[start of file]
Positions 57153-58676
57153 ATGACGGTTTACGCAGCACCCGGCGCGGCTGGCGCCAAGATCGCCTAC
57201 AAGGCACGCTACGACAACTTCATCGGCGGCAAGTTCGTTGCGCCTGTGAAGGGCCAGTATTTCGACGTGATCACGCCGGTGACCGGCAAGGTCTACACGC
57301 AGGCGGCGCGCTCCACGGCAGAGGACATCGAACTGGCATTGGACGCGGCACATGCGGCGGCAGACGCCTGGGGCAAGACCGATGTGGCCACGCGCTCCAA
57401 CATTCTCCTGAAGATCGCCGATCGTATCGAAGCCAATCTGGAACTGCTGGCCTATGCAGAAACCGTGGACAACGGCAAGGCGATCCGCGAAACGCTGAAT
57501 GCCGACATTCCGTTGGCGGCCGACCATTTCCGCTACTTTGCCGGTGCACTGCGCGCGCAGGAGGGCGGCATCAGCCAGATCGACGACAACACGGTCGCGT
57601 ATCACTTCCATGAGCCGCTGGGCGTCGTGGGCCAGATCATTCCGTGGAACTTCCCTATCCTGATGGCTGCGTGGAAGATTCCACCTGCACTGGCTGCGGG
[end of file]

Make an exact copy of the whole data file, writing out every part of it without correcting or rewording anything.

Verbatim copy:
Positions 57153-58676
57153 ATGACGGTTTACGCAGCACCCGGCGCGGCTGGCGCCAAGATCGCCTAC
57201 AAGGCACGCTACGACAACTTCATCGGCGGCAAGTTCGTTGCGCCTGTGAAGGGCCAGTATTTCGACGTGATCACGCCGGTGACCGGCAAGGTCTACACGC
57301 AGGCGGCGCGCTCCACGGCAGAGGACATCGAACTGGCATTGGACGCGGCACATGCGGCGGCAGACGCCTGGGGCAAGACCGATGTGGCCACGCGCTCCAA
57401 CATTCTCCTGAAGATCGCCGATCGTATCGAAGCCAATCTGGAACTGCTGGCCTATGCAGAAACCGTGGACAACGGCAAGGCGATCCGCGAAACGCTGAAT
57501 GCCGACATTCCGTTGGCGGCCGACCATTTCCGCTACTTTGCCGGTGCACTGCGCGCGCAGGAGGGCGGCATCAGCCAGATCGACGACAACACGGTCGCGT
57601 ATCACTTCCATGAGCCGCTGGGCGTCGTGGGCCAGATCATTCCGTGGAACTTCCCTATCCTGATGGCTGCGTGGAAGATTCCACCTGCACTGGCTGCGGG